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If you have kidney disease, you may need to follow a special diet, usually low in sodium, phosphorus, and potassium. This may not heal your kidneys, but it can help make them healthier.

When your kidneys aren’t working properly, waste builds up in the blood, including waste products from food. People with kidney disease can benefit from following a special diet known as a renal diet.

Here, we look at 20 of the best foods for people with kidney disease.

Dietary restrictions vary depending on the level of kidney damage. People with later-stage kidney disease will have different restrictions from those with early kidney disease.

At any stage, the diet will need to boost kidney function while lowering the risk of further damage.

While dietary restrictions vary, people with kidney disease typically need to restrict the following nutrients. The kidneys may have difficulty removing or processing these nutrients, and high levels can cause damage to the body.

sodium, the key ingredient in saltunder 2 grams per day
potassiumrestrictions will depend on stage of kidney disease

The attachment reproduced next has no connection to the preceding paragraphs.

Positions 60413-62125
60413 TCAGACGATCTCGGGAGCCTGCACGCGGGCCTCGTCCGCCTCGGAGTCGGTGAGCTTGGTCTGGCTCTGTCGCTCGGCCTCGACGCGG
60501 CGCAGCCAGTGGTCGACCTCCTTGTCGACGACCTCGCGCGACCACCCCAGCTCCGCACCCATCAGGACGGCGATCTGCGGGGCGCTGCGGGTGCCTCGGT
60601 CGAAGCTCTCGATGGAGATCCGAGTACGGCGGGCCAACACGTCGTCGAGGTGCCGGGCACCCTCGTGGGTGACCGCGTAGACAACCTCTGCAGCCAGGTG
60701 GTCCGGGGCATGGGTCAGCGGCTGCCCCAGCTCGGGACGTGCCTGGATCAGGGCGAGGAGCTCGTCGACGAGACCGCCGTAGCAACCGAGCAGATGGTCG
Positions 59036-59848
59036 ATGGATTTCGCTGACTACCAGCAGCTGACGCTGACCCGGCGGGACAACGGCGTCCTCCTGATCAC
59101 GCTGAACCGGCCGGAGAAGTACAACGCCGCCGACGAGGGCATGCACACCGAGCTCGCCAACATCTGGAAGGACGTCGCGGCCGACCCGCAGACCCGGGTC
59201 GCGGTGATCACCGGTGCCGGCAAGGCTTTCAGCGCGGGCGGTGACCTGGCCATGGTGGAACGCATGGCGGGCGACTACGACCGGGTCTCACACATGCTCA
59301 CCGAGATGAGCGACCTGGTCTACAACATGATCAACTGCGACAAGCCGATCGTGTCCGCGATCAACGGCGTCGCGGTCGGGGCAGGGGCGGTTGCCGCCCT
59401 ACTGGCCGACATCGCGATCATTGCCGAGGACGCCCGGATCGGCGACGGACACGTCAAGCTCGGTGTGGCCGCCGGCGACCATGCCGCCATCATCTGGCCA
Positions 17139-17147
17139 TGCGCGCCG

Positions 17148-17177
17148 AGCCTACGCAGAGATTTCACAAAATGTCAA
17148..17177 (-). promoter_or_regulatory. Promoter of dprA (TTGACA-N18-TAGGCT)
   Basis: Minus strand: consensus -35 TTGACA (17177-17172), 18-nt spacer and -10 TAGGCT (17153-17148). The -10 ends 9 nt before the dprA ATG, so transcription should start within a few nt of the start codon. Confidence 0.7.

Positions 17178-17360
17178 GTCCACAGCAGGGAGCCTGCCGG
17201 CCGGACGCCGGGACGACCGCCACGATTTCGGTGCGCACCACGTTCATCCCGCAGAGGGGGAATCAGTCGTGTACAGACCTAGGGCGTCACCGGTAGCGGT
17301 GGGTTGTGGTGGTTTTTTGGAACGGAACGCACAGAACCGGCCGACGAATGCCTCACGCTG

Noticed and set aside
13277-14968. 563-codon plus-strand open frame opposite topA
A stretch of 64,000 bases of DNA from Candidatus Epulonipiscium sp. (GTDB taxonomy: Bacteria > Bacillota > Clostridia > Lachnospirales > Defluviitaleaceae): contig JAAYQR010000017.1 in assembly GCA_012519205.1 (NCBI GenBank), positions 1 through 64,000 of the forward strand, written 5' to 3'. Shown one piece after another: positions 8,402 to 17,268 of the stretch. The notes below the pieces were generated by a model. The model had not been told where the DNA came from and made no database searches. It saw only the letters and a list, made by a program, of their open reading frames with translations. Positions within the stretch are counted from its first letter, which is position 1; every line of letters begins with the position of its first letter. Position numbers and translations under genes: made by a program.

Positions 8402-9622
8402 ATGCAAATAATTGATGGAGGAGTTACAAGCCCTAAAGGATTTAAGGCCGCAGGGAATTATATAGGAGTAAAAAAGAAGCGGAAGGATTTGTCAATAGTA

phosphorus800–1,000 mg per day
proteinrestrictions will depend on stage of kidney disease

Since kidney disease has close links with heart disease, it’s best to combine these choices with a heart-healthy diet — one that contains plenty of fresh, plant-based foods and is low in saturated fats.

Everyone’s experience of kidney disease varies, so it’s important to talk with a doctor about your individual dietary needs.

Here are 20 foods that may improve kidney health or prevent it from worsening:

Cauliflower provides many nutrients, including vitamin K, folate, and fiber. It also contains antioxidants and anti-inflammatory compounds.

Try mashed cauliflower in place of potato for a low potassium side dish.

One-half cup or about 62 grams (g) of boiled cauliflower without salt contains:

  • sodium: 9.3 milligrams (mg)
  • potassium: 88 mg
  • phosphorus: 20 mg
  • protein: 1 g

Blueberries are rich in nutrients and antioxidants known as anthocyanins, which may protect against heart disease, diabetes, and other diseases.